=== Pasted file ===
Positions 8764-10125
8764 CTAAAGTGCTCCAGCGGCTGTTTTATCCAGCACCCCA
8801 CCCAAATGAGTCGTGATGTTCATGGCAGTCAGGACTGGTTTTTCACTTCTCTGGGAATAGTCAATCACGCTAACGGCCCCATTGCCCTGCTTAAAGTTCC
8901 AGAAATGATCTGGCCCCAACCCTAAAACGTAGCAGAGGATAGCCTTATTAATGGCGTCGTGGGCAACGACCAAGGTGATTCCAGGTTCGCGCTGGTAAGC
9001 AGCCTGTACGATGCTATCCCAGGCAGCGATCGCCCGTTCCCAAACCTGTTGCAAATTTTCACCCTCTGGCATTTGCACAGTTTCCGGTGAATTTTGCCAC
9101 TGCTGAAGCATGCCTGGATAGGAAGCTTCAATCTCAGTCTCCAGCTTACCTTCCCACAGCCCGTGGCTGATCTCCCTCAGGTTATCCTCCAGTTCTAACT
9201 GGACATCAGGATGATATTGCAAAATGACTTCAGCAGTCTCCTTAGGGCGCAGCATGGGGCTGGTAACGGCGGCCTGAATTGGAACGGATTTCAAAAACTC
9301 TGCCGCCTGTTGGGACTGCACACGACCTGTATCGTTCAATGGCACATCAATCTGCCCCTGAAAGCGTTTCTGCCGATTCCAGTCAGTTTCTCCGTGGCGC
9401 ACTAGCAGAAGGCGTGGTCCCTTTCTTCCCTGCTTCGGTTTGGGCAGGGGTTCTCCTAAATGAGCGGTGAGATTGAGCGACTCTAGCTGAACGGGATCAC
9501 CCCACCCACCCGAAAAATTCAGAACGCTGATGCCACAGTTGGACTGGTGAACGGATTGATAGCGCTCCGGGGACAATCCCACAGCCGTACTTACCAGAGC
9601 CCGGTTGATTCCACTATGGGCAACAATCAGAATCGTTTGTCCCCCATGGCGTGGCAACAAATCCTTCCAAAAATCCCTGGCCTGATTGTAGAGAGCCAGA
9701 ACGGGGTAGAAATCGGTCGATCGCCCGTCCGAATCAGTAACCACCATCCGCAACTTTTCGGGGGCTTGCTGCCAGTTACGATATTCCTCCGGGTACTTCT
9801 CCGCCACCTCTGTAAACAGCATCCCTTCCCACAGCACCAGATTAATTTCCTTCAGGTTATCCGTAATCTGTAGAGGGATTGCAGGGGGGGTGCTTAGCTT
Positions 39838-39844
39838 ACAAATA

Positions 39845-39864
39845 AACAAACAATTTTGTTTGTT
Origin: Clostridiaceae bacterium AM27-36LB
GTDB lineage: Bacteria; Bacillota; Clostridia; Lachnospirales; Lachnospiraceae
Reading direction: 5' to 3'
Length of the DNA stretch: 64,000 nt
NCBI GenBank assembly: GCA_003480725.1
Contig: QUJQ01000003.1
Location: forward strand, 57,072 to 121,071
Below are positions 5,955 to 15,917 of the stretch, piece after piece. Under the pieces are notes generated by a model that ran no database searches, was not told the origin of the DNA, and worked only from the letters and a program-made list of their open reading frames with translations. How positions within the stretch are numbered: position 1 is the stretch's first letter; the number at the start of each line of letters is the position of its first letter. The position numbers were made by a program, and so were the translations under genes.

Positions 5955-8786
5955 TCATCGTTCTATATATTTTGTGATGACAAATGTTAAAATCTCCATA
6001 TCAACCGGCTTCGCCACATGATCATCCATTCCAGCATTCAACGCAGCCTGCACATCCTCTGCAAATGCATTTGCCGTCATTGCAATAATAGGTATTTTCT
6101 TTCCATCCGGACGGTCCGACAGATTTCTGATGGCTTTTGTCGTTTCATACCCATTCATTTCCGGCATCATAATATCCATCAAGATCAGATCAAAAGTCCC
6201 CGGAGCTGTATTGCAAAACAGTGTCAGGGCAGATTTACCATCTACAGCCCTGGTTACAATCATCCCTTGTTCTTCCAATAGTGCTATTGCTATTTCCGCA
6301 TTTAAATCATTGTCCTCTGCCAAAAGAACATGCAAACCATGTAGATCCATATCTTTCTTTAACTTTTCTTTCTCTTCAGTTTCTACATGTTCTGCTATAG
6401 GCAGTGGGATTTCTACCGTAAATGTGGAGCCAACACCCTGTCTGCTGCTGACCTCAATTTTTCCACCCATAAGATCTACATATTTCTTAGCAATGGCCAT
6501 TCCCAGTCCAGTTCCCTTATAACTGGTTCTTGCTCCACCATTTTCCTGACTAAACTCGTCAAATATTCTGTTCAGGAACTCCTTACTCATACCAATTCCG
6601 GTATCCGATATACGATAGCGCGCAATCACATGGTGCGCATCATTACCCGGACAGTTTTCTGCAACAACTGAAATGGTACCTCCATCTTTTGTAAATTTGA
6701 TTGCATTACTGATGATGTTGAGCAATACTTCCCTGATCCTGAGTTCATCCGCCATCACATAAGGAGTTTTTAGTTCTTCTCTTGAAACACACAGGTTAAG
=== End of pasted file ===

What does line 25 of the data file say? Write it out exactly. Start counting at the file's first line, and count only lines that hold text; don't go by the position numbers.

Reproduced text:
Below are positions 5,955 to 15,917 of the stretch, piece after piece. Under the pieces are notes generated by a model that ran no database searches, was not told the origin of the DNA, and worked only from the letters and a program-made list of their open reading frames with translations. How positions within the stretch are numbered: position 1 is the stretch's first letter; the number at the start of each line of letters is the position of its first letter. The position numbers were made by a program, and so were the translations under genes.